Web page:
Many things happen in Nigeria that appear oddly to a discerning mind. Eavesdropper keeps wondering if the leaders particularly seek office to exhibit certain acts to amuse the world. Some workers in Nigeria work tirelessly without pay for months. That’s even if they get anything to cheer them up in retirement as pensions were deducted monthly and not remitted to the pension fund accounts. Some workers in a state in the Southern part of the country on Tuesday protested against unpaid salaries and slash of their salaries. They were not only paid but what they were to also earn was also slashed. They were assured that their salaries would be paid while told to be law-abiding. So, such an assurance would not have come if the workers had not protested to ask for their rights? Citizens should naturally learn to protest peacefully and demand their rights. But those in positions of authority need to do what is right without having to be told what to do.
It is better to imagine the frustration that would have followed the protest.
Such an issue didn’t start in Nigeria today. It’s something engrained in the country’s governance process. They are occurrences that happen in most states of the federation and there seems to be no end in sight especially as nothing tangible is happening across the country. Poverty level is high and no corresponding policies to tackle the situation.
In December, the organised labour unions in the tertiary institutions in one of the South-West states sought spiritual assistance on the challenges facing the institutions particularly on the alleged non-payment of salaries. It was gathered that the workers were allegedly being owed many months of salary arrears by the state government.
The labour unions comprised the Joint Action Committee of Senior Staff Association of Nigerian Universities, the Non -Academic Staff Union, the Nigeria Association of Academic Technologists and Senior Staff Association of Nigerian Polytechnics. The matter got the workers worried that they felt the only solution was to engage in fasting and prayer. It’s a clear sign that the workers had been stretched beyond limits.
In 2016, when it was glaring that many state governments were unable to pay their workers’ salaries promptly, some civil servants abandoned their duty posts while others skipped work. The workers must have reasoned that what was the use in working tirelessly only to be denied salaries at the end of the day. But come to think of it o, workers who refuse to work must not also demand to be paid but that can only be possible if employers also have justification to do that. You cannot owe a mountain of salaries and expect workers to continue working.
In 2017, a state in the South-South was said to have owed its council 16 months’ salary but the state government described the claim as false. It claimed that it only owed nine months. Yes, you heard right. The state justified nine months of not paying workers. Should it even owe at all not to talk of nine months? What were such workers expected to eat and use in taking care of their family members for the months? Eavesdropper wonders if they would want the workers to come to work promptly and frequently. Also in 2019, a state in the South-East owed doctors and health workers 13 months’ salaries and members of the state Hospital Management Board at the time had not been paid for 10 months. One can then imagine where the impetus to treat patients would come from. Sometime ago, there was the video of a man who cried because he was owed many months of salaries. Though pitiable sight, it’s indicative of how bad the situation is and what the people are enduring.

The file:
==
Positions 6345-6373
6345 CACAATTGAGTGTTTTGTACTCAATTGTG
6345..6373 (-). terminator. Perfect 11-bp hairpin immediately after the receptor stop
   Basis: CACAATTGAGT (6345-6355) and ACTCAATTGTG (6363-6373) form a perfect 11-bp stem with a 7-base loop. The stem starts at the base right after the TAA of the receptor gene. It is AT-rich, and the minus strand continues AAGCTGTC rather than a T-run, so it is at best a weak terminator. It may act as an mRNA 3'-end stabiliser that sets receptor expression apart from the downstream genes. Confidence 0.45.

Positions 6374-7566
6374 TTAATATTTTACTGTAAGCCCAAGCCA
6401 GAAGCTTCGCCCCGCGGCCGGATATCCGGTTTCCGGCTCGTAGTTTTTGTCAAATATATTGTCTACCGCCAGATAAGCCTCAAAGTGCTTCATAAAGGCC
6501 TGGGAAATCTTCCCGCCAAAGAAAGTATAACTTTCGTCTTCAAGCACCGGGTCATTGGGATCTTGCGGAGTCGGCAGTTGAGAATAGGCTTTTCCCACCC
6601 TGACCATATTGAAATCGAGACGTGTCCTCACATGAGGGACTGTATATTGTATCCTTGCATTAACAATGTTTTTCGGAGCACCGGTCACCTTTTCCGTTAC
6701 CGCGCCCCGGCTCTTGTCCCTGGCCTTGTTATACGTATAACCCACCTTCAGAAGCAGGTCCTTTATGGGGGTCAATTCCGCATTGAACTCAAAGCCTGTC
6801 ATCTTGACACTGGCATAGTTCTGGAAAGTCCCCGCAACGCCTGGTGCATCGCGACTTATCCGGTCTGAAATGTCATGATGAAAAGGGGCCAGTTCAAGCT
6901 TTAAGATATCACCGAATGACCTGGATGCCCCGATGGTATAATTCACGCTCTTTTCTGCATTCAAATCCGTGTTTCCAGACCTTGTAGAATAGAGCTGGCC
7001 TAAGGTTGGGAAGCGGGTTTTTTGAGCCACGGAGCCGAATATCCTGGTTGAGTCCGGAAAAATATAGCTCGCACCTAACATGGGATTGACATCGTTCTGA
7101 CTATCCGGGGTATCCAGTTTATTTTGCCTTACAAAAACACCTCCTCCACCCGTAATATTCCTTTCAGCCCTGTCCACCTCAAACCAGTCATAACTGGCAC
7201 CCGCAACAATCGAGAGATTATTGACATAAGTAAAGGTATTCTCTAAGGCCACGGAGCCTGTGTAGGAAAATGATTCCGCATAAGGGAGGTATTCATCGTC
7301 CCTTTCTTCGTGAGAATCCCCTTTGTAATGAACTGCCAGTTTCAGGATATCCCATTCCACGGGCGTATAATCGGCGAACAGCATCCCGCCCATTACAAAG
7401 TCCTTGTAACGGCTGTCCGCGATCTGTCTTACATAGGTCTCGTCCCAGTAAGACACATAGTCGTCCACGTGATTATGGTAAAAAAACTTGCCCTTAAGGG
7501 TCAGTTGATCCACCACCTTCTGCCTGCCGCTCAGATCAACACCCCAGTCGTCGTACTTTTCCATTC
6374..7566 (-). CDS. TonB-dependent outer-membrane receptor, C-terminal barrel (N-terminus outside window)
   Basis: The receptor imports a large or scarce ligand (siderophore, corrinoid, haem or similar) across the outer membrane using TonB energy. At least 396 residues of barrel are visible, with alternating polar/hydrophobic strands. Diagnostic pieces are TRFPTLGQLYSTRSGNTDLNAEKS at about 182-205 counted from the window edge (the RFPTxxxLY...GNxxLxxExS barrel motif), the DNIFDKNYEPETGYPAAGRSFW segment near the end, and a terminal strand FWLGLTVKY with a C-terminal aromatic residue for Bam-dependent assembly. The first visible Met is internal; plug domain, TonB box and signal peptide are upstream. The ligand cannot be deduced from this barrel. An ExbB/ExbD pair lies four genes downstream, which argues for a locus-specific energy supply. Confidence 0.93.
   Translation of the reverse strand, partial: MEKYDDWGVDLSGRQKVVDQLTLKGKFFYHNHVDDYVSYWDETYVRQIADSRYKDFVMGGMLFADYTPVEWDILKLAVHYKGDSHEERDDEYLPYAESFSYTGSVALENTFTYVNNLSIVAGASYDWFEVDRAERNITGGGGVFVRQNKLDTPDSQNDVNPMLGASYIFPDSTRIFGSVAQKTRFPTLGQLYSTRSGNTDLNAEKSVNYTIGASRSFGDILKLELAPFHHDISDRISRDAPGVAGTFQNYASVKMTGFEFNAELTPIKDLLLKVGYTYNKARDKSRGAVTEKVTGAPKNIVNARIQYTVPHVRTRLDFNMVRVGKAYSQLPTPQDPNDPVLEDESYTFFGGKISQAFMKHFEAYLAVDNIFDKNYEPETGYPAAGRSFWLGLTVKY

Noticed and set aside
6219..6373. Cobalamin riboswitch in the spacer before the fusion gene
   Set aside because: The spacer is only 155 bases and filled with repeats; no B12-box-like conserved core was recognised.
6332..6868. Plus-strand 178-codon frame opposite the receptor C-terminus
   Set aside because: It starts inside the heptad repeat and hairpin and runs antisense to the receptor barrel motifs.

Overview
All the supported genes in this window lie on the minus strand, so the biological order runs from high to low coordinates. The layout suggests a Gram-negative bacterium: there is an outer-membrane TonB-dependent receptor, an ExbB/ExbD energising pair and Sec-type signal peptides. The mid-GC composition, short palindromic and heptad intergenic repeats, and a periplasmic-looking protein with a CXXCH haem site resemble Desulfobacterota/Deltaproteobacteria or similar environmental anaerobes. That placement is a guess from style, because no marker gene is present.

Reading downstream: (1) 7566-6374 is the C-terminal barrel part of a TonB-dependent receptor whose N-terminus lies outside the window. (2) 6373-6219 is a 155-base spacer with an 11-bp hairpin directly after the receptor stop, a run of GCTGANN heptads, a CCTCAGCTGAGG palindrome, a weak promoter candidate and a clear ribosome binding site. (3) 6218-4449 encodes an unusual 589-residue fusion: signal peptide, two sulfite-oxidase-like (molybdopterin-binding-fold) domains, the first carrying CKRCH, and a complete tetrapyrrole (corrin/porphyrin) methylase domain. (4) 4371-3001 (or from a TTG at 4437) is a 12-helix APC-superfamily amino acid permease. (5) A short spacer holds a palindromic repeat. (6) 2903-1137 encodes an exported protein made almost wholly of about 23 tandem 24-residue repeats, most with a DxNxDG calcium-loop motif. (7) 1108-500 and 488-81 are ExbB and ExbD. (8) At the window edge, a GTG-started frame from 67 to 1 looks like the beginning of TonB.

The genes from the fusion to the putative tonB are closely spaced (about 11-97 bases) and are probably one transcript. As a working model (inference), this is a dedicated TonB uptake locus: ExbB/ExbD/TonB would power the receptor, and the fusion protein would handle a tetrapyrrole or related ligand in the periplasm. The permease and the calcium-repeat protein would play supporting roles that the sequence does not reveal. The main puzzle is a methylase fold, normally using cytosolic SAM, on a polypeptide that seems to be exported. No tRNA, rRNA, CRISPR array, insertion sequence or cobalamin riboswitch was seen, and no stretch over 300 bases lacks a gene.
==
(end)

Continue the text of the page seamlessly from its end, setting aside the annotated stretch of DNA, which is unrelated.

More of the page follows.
There are several instances of this awkward situation but the examples above would suffice. The funny aspect of the whole drama is that many of the culpable states would have reasons to justify their actions. But regardless, no action justifies denying a worker his or her wage. Amid the whole drama are the useless and wasteful projects that public funds go into. There is much wastage in government that needs to be plugged to deliver democratic dividends to the people.
States should learn to prioritise and not continue rolling out non-viable programmes. Instead of borrowing for recurrent expenditure, the government should be creative and engage workers meaningfully to be more productive to justify their earnings. A template should be made to make every worker contribute meaningfully to the state and not to merely parade workers who are non-productive. Eavesdropper sometimes wonders about the rationale behind some futile projects without significant bearing on the populace which governments would be proud to showcase. Families are often at the receiving end when salaries aren’t paid promptly. The situation puts pressure on families and in turn the society is worst hit for it. States cannot continue to do the same thing over and over again and expect something different. Is it not amusing that the majority of the states claiming that they have no money to pay salaries often have enough to pay their retinue of needless aides? The explanation is that governance is seen as politics and everything is done to protect the interests of the occupiers of the office. But there are also usually enough funds to embark on activities that are not beneficial to anyone.